So, the Learjet 60 that I used to fly has the following limitation: My question, is why would a manufacturer certify an airplane for ditching if it isn't required? The airplane is most likely going to be totaled anyway, right? Or does it just mean that since it isn't certified for ditching that we aren't allowed to do it? Guess no double engine failures over water will be in my near future....
Is it possible that a commercial airliner could hit the ocean surface at such an angle that it made a deep dive intact, got filled with water, sank, and got stuck in mud at the floor of the ocean?
Assuming Malaysia Airlines Flight 370 ditched in the ocean, and surviving passengers and crew were floating around in their inflatable vests, how long could they survive? Is there data about the longest survival under such conditions? There are a few examples of people surviving for months in tiny boats, but there they could gather rainwater and catch fish, obviously impossible in just a lifejacket. Edit: although I mentioned a specific flight and lifejackets, the question is intended to be general for ditching in the ocean.
On commercial flights, in part of the pre-flight safety demonstration, you're told in the event of a crash, not to inflate your life vest until you're outside the airplane — why is this?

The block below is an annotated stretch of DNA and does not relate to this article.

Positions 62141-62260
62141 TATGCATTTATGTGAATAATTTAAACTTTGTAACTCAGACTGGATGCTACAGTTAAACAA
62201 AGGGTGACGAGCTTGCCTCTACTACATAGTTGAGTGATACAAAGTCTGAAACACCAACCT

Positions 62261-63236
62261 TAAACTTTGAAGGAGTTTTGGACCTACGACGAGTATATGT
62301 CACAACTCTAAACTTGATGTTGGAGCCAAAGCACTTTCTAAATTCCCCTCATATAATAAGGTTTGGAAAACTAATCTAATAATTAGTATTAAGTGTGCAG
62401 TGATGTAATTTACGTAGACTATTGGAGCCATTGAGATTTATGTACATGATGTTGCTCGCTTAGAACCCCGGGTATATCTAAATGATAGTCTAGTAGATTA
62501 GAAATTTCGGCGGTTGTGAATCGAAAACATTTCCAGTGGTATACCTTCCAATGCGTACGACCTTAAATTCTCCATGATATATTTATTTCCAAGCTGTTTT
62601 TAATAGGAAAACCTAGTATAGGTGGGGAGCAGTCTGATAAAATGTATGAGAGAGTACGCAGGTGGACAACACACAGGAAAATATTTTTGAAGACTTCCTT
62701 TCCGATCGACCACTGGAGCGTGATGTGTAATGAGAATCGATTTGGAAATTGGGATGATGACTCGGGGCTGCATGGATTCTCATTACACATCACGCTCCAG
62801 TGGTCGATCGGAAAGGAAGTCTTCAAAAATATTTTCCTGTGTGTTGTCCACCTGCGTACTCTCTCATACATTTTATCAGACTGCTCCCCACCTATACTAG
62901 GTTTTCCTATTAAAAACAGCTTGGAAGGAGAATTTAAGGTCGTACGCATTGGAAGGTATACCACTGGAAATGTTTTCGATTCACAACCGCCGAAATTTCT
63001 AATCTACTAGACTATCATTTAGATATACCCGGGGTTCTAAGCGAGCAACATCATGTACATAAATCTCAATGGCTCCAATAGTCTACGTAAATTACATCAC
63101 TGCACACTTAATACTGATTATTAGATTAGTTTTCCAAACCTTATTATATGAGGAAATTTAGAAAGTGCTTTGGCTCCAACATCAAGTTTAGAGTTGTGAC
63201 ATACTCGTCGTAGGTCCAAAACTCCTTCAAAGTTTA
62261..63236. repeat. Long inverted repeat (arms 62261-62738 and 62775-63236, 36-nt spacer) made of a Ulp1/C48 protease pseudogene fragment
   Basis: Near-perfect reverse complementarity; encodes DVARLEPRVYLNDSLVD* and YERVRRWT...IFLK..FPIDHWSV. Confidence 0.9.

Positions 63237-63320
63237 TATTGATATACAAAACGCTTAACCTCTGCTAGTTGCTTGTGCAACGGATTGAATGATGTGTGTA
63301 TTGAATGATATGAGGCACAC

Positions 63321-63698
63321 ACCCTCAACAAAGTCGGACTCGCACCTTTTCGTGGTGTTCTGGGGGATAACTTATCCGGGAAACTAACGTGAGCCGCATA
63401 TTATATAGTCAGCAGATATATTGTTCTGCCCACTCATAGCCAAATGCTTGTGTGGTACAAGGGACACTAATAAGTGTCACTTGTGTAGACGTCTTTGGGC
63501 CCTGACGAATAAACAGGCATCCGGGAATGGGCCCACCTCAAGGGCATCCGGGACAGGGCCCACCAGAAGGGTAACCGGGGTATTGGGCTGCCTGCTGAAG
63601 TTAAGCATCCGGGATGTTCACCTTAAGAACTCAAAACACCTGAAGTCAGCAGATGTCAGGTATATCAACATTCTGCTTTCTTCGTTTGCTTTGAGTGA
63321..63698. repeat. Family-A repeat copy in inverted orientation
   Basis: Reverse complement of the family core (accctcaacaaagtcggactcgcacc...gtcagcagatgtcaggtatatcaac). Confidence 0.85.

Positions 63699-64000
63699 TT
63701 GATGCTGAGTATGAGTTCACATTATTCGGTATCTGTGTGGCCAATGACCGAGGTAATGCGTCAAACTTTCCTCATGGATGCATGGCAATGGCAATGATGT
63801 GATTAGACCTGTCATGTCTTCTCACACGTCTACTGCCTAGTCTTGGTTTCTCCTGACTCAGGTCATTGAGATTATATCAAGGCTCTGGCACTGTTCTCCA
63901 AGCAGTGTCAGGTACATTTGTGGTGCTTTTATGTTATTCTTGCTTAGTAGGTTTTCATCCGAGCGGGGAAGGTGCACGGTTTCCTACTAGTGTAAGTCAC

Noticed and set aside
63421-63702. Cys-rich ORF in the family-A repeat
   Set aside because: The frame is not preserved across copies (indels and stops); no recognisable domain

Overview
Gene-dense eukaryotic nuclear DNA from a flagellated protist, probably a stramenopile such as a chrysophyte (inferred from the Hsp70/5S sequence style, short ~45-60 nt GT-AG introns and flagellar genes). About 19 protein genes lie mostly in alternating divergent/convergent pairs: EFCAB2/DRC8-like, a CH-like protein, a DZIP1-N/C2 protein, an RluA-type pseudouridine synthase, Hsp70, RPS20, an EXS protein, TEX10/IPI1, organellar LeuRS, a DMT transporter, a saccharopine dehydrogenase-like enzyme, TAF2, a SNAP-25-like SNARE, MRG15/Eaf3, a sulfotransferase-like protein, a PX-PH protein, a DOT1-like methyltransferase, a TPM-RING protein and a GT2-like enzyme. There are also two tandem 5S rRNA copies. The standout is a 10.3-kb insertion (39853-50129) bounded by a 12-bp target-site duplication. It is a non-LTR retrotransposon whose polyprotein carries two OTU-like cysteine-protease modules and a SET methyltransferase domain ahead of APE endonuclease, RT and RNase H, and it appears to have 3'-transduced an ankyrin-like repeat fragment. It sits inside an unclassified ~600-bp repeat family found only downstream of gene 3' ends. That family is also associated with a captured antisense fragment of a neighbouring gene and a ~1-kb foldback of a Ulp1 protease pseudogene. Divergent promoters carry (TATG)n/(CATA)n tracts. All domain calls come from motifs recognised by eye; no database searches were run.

What should a pilot do to perform a successful emergency water landing, also known as ditching of a big commercial jet? Is there any checklist, or best practices, like "elevate the nose" or "retract the landing gear", to make it safer? Are commercial Jets buoyant?
A comment by @AsheeshR says: The Hudson River Landing was due to a combination of piloting skill and an autopilot system that was engaged right till impact and kept the plane in a controlled descent within a safe flight envelope. It was an Airbus aircraft, so the autopilot has priority over pilot input, but how exactly did the autopilot play a role in getting them down safely? What exact procedures did Sully and the crew follow when landing? Was there anything in addition to standard ditching procedures, that might have contributed to them landing in one piece?